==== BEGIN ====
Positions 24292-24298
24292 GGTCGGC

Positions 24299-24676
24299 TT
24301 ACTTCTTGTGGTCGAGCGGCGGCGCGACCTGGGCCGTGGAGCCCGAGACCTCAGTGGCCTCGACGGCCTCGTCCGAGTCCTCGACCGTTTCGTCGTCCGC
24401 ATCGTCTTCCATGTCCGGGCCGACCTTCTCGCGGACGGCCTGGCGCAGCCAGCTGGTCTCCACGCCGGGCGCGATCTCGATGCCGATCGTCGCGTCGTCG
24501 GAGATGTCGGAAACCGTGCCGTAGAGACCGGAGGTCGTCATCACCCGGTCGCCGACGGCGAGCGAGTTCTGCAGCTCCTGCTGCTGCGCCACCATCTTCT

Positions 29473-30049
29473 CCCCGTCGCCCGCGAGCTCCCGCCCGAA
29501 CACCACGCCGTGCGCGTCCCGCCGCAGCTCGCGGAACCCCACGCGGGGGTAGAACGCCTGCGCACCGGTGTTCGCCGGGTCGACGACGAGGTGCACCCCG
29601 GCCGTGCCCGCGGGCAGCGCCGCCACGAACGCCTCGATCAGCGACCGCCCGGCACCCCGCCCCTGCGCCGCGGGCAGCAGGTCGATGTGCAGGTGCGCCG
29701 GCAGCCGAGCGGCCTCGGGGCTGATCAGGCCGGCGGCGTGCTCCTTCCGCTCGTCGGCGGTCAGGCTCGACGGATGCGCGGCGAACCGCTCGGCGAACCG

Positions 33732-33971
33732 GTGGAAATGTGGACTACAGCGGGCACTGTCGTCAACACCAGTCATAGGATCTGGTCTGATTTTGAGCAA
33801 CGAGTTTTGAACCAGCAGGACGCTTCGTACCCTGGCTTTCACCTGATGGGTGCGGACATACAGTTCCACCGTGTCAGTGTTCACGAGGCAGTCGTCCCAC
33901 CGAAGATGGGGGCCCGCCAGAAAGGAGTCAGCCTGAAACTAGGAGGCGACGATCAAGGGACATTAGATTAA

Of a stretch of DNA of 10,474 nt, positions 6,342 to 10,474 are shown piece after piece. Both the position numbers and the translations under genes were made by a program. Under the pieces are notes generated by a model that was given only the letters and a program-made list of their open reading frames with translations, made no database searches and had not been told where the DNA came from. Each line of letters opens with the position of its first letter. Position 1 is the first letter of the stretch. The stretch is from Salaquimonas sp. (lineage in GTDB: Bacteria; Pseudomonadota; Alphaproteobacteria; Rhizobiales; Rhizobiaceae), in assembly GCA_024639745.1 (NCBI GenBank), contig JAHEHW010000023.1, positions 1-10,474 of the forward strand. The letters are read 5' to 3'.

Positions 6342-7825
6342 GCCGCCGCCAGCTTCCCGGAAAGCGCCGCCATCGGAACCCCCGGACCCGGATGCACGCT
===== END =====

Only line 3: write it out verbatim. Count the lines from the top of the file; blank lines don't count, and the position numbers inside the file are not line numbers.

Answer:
Positions 24299-24676